On March 1, Spann completed his investigation, determining that Hanzel Construction owed two of its employees a total of $1,785.02 to bring their wages up to the prevailing rate. In a letter to plaintiffs on that date, Spann advised them of his findings that they were in violation of their obligation to pay prevailing wages on the project and requested that plaintiffs make out checks for the deficiencies to those employees and send them to the Department of Labor for forwarding. On March 22 and March 23, Spann also directed letters to the general contractor's attorney advising of the results of his investigation of plaintiffs and stating:

"Inasmuch as it is the duty of the general contractor to insure that all subcontractors working for them shall conform to these requirements, the Department of Labor is requesting that you hold up any monies due the above named contractor until this violation of the contract is corrected."

Plaintiffs did not remit the requested checks for the balance due its employees, and the general contractor did not pay over to plaintiffs the $2,700 balance on their contract prior to the initiation of this litigation. Before trial, the defendant general contractor was dismissed with prejudice after deposit of $2,753 in trust until the further order of the court, and the Department of Labor was dismissed as a defendant by agreement of the parties.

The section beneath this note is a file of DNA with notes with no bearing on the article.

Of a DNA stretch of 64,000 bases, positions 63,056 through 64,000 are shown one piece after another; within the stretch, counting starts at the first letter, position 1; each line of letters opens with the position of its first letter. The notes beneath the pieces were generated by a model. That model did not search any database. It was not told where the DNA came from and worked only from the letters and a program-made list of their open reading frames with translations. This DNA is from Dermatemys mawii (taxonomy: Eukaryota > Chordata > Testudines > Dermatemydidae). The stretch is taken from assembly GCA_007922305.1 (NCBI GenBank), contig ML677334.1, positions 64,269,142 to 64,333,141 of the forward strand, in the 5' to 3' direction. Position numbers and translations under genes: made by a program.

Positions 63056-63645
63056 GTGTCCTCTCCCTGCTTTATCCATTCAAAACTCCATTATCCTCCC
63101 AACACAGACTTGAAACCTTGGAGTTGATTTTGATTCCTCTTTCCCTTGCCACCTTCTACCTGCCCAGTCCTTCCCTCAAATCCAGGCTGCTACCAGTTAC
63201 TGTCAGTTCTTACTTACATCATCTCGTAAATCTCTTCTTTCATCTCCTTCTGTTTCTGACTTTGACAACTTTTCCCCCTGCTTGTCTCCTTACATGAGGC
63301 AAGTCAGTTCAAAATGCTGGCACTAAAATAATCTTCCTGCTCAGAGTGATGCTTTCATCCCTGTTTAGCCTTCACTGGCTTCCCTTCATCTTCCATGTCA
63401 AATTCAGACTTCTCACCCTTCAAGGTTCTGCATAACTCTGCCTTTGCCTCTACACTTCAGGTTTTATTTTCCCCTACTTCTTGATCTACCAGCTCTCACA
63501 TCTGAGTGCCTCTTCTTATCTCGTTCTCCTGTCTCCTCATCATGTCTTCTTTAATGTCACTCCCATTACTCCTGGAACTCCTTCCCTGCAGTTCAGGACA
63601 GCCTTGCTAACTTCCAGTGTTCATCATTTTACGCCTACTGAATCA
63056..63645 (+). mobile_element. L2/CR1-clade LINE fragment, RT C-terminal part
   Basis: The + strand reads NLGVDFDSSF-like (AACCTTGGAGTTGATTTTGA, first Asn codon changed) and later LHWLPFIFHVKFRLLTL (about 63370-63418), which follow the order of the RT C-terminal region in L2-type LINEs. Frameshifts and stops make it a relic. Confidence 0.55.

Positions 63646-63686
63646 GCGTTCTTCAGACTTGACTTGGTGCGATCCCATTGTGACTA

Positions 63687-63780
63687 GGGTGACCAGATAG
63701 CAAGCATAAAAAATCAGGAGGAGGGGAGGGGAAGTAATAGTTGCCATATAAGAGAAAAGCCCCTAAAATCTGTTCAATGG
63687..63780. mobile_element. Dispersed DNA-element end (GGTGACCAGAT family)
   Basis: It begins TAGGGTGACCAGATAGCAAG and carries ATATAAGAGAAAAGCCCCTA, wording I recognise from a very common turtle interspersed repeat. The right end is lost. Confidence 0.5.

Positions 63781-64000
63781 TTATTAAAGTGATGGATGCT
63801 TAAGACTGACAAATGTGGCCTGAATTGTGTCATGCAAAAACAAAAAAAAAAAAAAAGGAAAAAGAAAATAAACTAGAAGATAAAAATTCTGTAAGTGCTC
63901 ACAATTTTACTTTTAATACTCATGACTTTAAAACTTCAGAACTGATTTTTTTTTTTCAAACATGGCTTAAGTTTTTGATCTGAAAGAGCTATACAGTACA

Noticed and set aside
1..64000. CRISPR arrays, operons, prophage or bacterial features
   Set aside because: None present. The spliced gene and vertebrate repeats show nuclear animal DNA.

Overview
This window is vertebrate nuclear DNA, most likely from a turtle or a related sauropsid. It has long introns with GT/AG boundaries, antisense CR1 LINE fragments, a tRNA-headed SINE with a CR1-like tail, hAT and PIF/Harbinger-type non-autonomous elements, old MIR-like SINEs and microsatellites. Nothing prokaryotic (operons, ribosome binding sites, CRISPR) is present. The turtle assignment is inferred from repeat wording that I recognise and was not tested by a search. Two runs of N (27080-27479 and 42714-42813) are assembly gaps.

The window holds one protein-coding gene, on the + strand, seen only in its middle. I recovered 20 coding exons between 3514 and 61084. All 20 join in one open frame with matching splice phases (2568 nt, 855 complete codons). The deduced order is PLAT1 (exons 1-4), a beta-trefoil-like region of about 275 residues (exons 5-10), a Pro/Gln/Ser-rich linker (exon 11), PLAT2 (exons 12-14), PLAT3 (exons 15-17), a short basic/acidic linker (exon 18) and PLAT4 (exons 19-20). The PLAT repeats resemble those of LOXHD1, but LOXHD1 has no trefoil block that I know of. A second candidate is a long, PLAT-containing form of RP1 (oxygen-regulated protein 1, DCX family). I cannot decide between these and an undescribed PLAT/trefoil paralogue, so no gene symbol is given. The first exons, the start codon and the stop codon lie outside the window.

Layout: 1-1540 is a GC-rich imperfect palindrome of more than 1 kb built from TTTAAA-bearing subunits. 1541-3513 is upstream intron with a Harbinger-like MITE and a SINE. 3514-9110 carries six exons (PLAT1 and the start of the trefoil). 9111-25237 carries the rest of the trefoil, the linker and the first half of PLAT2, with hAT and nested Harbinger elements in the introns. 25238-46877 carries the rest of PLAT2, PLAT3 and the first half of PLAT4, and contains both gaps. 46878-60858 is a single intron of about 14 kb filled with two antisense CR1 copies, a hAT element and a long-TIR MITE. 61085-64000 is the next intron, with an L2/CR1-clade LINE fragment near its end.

After a bench trial, judgment was entered in favor of plaintiffs under count II of the complaint (tortious interference with contract) and count III (Federal civil rights violation) in the sum of $15,000 against defendant Spann. The trial court found that defendant's intentional and unjustified actions had caused the general contractor to breach its contract with plaintiffs and that defendant's conduct had also deprived plaintiffs of their property interest in the contract without due process of law in violation of 42 U.S.C. sec. 1983. Attorney fees of $8,601.25 were also awarded to plaintiffs under count III.

We note initially that it is the declared policy of this State that a wage of no less than the general prevailing hourly rate paid for work of a similar character in the locality be paid to laborers and workers employed by contractors who are engaged in public works. (Hayen v. County of Ogle (1984), 101 Ill.2d 413, 416, 463 N.E.2d 124; Ill. Rev. Stat. 1981, ch. 48, pars. 39s-1, 39s-3.) A public body awarding a contract is required to insert a provision to that effect in its contracts (Ill. Rev. Stat. 1981, ch. 48, par. 39s-4), as the Forest Preserve District did in this case, which provision was also incorporated in the subcontract awarded to plaintiffs. The prevailing wage act mandates, too, that the Department of Labor "inquire diligently as to any violations" of the act and enforce its provisions. (Ill. Rev. Stat. 1981, ch. 48, par. ...